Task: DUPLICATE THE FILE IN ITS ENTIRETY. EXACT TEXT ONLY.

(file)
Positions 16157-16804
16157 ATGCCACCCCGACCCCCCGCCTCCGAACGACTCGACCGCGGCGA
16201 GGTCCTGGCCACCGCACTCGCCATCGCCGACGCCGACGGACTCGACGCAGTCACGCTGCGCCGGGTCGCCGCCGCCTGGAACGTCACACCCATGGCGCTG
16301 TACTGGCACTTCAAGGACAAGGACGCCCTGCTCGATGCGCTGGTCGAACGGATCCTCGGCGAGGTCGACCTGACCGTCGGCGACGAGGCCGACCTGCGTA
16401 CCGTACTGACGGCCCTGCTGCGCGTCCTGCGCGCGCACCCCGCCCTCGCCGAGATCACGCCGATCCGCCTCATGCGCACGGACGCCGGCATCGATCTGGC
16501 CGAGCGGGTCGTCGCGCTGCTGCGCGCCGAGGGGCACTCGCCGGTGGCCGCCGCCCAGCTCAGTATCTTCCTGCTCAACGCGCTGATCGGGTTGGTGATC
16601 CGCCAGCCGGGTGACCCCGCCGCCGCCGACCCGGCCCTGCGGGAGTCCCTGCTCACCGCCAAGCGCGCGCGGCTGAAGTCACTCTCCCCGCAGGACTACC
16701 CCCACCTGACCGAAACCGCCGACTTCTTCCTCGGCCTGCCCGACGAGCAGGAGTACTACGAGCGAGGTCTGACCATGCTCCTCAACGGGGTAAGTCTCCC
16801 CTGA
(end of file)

Positions 16157-16804
16157 ATGCCACCCCGACCCCCCGCCTCCGAACGACTCGACCGCGGCGA
16201 GGTCCTGGCCACCGCACTCGCCATCGCCGACGCCGACGGACTCGACGCAGTCACGCTGCGCCGGGTCGCCGCCGCCTGGAACGTCACACCCATGGCGCTG
16301 TACTGGCACTTCAAGGACAAGGACGCCCTGCTCGATGCGCTGGTCGAACGGATCCTCGGCGAGGTCGACCTGACCGTCGGCGACGAGGCCGACCTGCGTA
16401 CCGTACTGACGGCCCTGCTGCGCGTCCTGCGCGCGCACCCCGCCCTCGCCGAGATCACGCCGATCCGCCTCATGCGCACGGACGCCGGCATCGATCTGGC
16501 CGAGCGGGTCGTCGCGCTGCTGCGCGCCGAGGGGCACTCGCCGGTGGCCGCCGCCCAGCTCAGTATCTTCCTGCTCAACGCGCTGATCGGGTTGGTGATC
16601 CGCCAGCCGGGTGACCCCGCCGCCGCCGACCCGGCCCTGCGGGAGTCCCTGCTCACCGCCAAGCGCGCGCGGCTGAAGTCACTCTCCCCGCAGGACTACC
16701 CCCACCTGACCGAAACCGCCGACTTCTTCCTCGGCCTGCCCGACGAGCAGGAGTACTACGAGCGAGGTCTGACCATGCTCCTCAACGGGGTAAGTCTCCC
16801 CTGA